Gretzky's anticipation, whether innate or learned, has long been astounding; he always seemed to know what his opponent would do with the puck. And he knew exactly where everyone was on the ice. Ask him where his four teammates were on a given goal, and he could tell you. He also could tell you what they should have been doing if they were out of position. He and his father would watch hockey games together, and as they drove home, Walter, who never advanced beyond junior B hockey, would ask Wayne if he remembered such-and-such a play. Then they would talk about the options each skater had. Most coaches will tell you the most important trait a player can have is speed. Walter disagrees. "He has got to be aware of where everybody is all the time," Walter says. "His mind has to be like a camera. That's going to make his reaction time that much quicker."
It's true. Gretzky always looks as if he has been given a head start when there's a race toward a loose puck. His anticipation makes him faster than he appears to be. Says Lou Nanne, general manager of the Minnesota North Stars, "Gretzky has to see the game five times slower than the average guy."
As a youngster Gretzky saw life five times slower than the average guy. He looked ahead. When Wayne was 16, nice-looking, famous and blessed with an imminently marketable talent, he could have gone out with just about any girl in Ontario. But he seldom even went on a date and never saw anyone special. He didn't drink, drive or smoke—not because he didn't want to but because there would be time for all that later.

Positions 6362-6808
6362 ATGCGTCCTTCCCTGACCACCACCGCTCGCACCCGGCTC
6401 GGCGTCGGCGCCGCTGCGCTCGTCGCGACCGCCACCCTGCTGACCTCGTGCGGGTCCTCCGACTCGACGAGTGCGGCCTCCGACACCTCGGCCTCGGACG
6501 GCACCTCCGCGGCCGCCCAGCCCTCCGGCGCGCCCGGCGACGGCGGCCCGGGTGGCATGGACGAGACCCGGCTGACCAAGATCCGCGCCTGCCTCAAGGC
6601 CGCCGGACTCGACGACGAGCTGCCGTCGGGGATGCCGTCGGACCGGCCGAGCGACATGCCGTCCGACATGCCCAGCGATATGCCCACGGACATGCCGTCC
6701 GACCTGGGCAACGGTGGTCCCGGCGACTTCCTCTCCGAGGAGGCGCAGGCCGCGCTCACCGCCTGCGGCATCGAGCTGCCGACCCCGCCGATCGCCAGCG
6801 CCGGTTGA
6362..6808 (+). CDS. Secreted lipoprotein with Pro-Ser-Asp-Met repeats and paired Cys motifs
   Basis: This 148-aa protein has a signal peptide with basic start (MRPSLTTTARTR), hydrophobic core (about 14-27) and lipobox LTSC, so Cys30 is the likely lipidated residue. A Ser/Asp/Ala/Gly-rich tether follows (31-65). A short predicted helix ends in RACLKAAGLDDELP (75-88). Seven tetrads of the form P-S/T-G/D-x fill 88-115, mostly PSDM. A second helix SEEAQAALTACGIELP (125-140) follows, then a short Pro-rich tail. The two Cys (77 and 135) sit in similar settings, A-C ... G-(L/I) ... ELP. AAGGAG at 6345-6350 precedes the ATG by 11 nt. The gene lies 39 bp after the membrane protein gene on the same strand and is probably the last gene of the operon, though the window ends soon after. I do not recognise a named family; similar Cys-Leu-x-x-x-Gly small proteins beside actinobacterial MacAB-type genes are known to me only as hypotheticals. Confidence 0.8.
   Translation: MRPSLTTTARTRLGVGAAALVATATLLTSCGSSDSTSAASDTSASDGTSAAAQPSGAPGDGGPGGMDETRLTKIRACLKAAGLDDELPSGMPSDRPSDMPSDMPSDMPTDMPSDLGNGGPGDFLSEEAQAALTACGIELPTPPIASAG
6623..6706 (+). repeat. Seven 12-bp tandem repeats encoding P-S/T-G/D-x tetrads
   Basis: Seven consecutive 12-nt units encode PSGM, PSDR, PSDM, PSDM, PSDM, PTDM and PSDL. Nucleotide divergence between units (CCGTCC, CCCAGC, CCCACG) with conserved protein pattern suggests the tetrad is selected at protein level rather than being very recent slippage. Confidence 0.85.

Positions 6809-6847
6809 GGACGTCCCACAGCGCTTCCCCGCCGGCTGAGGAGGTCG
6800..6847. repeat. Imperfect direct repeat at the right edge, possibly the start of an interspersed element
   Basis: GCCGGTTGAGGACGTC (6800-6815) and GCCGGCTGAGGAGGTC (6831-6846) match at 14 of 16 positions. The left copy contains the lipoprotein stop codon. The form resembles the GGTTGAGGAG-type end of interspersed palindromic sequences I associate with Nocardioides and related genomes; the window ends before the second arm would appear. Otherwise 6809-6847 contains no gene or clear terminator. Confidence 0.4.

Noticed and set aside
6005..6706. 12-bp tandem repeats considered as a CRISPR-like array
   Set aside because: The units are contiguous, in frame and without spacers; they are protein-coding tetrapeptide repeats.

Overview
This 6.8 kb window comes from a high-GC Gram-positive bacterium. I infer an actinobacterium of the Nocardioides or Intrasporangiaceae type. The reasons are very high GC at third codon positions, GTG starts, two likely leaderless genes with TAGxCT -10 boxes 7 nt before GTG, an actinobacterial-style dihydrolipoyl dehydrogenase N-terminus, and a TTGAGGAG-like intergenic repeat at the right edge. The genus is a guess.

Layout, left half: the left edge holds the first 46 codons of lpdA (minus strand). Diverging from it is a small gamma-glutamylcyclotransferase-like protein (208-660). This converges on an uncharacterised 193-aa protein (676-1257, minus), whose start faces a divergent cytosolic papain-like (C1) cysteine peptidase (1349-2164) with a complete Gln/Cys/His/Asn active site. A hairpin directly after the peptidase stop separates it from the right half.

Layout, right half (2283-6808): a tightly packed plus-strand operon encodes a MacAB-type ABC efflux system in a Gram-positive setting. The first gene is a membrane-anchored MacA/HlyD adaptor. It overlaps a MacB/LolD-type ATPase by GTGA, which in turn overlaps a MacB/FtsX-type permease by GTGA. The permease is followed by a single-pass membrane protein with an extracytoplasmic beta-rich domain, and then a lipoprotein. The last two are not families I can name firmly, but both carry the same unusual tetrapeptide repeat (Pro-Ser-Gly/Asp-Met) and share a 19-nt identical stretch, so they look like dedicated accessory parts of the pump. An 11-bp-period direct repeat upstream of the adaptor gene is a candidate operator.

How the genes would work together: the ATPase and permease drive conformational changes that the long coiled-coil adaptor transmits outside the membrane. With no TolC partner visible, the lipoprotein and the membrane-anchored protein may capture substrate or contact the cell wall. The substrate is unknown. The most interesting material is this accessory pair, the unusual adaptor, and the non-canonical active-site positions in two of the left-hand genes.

"My father always told me to get what I wanted most and the rest [girls, cars, money, fame] would follow," he says. Gretzky was living on the straight and narrow; he knew exactly what he wanted and the quickest way to get it. Never mind what he was telling the press: that he was considering going to university instead of pursuing a hockey career. "Gretzky hesitates about a pro career for the finest of reasons—education," one story in the Toronto Star read. It was such obvious tripe; he already had Badali as an agent, for heaven's sake. You see, Gretzky had been in the public eye since he was eight, and he had learned to manipulate his image through the press.
Gretzky turned pro at 17, signing a four-year contract worth $875,000 with the Indianapolis Racers of the WHA. It was crazy, everyone thought, asking a 161-pound 17-year-old—Boy Wonder or not—to play in the pros. Lunacy.
Gretzky played eight games with the Racers before the club's financial troubles forced owner Nelson Skalbania to sell Gretzky's contract to Peter Pocklington, owner of the Oilers, for $850,000. Pocklington renegotiated Gretzky's contract, tying him up for nine years, with two six-year options—21 years in all. The agreement guarantees Gretzky somewhere around $300,000 a year.